Bibliography and References – Best Filmmaking Books

What follows below is a partial list of filmmaking books I have read throughout the years. Most of them were influential in helping me decide what kind of content I should include here on the Elements of Cinema. This list is by no means complete; more books will be added as I continue researching.

Important: although all of these books were part of my formation, please be advised they vary tremendously in terms of depth and detail. For instance, the book The Bare Bones Camera Course for Film and Video is an amazing read for someone who has never read a cinematography book and doesn’t know simple things like the aperture or shot sizes. In other words, this specific book is more on the basic side. Conversely, The Filmmaker’s Handbook has so much detail and information that reading the whole thing is almost impossible. It is a dense read. Before buying a book, please read the reviews carefully so you can get a grasp what kind of book it is, as well as its target audience.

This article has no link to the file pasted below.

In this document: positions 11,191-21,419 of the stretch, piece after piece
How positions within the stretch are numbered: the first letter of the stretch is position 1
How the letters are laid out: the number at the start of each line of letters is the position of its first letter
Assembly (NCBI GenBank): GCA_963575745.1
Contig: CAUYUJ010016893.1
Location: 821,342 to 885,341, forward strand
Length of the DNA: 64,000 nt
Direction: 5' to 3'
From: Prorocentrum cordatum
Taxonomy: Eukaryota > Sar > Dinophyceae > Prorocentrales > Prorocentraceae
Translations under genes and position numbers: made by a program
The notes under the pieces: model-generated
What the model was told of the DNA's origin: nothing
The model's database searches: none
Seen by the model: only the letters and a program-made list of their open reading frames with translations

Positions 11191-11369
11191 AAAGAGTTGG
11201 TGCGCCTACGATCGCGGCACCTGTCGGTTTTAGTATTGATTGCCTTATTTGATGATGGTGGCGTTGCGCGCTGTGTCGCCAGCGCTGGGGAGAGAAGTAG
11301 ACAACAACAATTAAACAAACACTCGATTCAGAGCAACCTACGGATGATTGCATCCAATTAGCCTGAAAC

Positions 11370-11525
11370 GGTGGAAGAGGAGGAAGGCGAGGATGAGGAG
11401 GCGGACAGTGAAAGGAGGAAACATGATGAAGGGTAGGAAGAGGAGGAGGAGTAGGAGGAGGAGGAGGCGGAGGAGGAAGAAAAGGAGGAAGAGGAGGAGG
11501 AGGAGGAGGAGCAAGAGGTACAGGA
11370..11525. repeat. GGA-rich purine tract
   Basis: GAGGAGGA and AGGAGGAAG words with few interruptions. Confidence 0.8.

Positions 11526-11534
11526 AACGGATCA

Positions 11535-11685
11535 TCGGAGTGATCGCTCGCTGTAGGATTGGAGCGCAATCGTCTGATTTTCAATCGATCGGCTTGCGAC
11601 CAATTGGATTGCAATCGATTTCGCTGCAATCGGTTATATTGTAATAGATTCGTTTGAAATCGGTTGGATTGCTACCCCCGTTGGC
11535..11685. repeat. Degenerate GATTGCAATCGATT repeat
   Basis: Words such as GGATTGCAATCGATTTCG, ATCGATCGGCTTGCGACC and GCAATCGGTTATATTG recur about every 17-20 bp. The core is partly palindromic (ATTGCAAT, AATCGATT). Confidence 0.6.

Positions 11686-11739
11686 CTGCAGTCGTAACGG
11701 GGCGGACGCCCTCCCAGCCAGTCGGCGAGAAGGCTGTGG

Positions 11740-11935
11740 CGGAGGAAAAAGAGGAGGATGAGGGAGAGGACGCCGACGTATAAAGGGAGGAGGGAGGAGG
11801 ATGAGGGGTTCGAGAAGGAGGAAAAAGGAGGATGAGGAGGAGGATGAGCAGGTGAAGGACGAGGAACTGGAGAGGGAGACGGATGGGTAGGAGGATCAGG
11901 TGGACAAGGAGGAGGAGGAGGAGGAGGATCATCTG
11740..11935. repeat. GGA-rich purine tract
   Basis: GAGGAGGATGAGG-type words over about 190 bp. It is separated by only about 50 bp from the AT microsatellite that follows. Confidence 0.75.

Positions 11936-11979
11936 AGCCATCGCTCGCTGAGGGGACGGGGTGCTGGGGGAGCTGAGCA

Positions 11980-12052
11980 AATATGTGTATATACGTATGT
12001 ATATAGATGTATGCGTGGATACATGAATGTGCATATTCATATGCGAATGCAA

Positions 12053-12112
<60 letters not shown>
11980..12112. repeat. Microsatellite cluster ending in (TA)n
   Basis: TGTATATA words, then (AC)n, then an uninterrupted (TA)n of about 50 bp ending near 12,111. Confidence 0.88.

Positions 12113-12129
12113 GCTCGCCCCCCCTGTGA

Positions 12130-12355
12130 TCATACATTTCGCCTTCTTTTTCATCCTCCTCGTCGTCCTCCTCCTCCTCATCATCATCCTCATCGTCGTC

The books listed here link to Amazon pages. If you make a purchase through Amazon, the Elements of Cinema may earn a small commission AT NO EXTRA COST TO YOU. It is a great way to support the site and help us help you with more content and lessons. 🙂 Thank you!

Should you want to go more in-depth on a certain topic, you can send me an email or buy some of these exceptional titles for an amazing read:

Directing

Screenwriting

Cinematography

Editing

Producing

Sound Design

Others

* Books that appear in more than one category.

Remarks

It is worth reminding you that I also went to film school, and some of the observations or insights you will find in this blog sprouted up from class lectures and discussions with classmates, not always from books.  Also, of course, a lot of the knowledge comes from the Elements of Cinema Podcast where I interview pros from the industry and pick their brains.

The list above is provided for your reference in case you want to dig deeper on a certain subject. I urge you not to study filmmaking in a vacuum, alone. Whether you want to be the writer who sits behind a desk churning pages day in and day out, or the director who coordinates several departments and personnel, it is paramount that you understand how the business and the art co-exist. Use the reading material as a spring board for your “adventures” in filmmaking, and always, whenever possible, refer to more than one source.

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